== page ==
“Lovely. He always comes to us for Sunday dinner,” Linda said. “And he always asks for you!” she added, with some significance. David Davenport, Fred’s somewhat heavy and plodding brother, a successful Brooklyn dentist, had never made any secret of his feeling for the beautiful Harriet. “David is a dear,” his sister-in-law said, “the most comfortable person to have about! And he is doing remarkably well. He is going to make some woman very happy, Harriet. He and Fred both have that—well, that domestic quality that wears pretty well! We’ve promised to give the children a picnic on the ocean a week from Sunday, and you’d be perfectly touched to see how David is planning for it. We’re to spend Saturday night with him—”
“I like David!” Harriet said, in answer to some faint indication of reproach in her sister’s tone. But immediately afterward she added, in a lower voice: “Ward Carter has had Royal Blondin at the house this week!”
Linda’s rocker stopped as if by shock. There was an electric silence. When she spoke again it was with awe and incredulity and something like terror in her tone.
“Royal Blondin! He’s in England!”
“He was,” Harriet said, drily. “He’s been in New York for two years now.”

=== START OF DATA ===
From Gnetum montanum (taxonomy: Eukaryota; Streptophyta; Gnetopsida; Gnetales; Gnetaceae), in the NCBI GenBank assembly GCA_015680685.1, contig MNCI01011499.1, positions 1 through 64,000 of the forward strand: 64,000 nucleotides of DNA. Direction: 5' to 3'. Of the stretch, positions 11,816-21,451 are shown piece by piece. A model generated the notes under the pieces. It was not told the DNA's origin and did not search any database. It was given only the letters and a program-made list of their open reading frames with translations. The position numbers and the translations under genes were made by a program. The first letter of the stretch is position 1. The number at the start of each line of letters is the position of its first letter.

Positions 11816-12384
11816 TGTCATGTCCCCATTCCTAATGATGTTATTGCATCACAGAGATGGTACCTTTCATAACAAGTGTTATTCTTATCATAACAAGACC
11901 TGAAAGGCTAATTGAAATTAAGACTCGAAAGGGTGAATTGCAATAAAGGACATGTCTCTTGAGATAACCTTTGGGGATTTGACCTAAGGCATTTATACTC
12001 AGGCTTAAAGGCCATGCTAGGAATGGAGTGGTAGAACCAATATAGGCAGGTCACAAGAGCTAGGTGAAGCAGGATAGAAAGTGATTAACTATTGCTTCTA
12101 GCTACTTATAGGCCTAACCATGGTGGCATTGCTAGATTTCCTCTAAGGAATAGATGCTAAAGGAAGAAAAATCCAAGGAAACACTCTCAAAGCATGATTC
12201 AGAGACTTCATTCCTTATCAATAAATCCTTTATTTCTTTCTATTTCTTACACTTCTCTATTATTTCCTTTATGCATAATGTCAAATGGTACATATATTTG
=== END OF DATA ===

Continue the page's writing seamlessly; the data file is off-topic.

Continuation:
“Harriet! Why didn’t you tell me?”
“I didn’t know, Sis. He came to tea last week—stepped up and held out his hand—I hadn’t even seen him since that night in your Watertown house—”
“I know—I remember!” she said in a whisper. And she added fervently, “I hoped he was dead!”
“So did I!” Harriet said, simply.
There was another moment of silence. Then Linda said:
“Well, what about it? What did he say—what did you say?”
“Nothing very significant; what was there to say?” Harriet answered. “Our meeting was entirely accidental. He had no idea of finding me; was as surprised as I was.” She stopped abruptly, musing on some unpalatable thought. “You wouldn’t know him, Linda. He is a perfect freak,” she said, presently, “talks about Karma and Nirvana and I don’t know what all! Whether he’s a Theosophist or a Brahmin I don’t know—”
“For Heaven’s sake!” Mrs. Davenport commented, in healthy surprise and contempt.
“New thought, and poetry, and the occult, and Tagore and the Russian novelists, and the Russian music,” Harriet said, “he lectures about them and he has been extremely successful! He wears pongee coats and red ties, and has his hair long, and—well, you never saw women act so about anything or anybody!”
“Royal Blondin!” Linda exclaimed, aghast. “Perhaps their making fools of themselves will make it not worth his while to bother you,” she speculated, hopefully.
“He’s having dinner with the Carters to-night,” Harriet said. To this Linda could only ejaculate again an amazed:
“Royal Blondin!” And as Harriet merely nodded, in the gloom, she added, vigorously, “Why, he hadn’t a penny! He was always an idiot—he didn’t have enough to eat ten years ago!”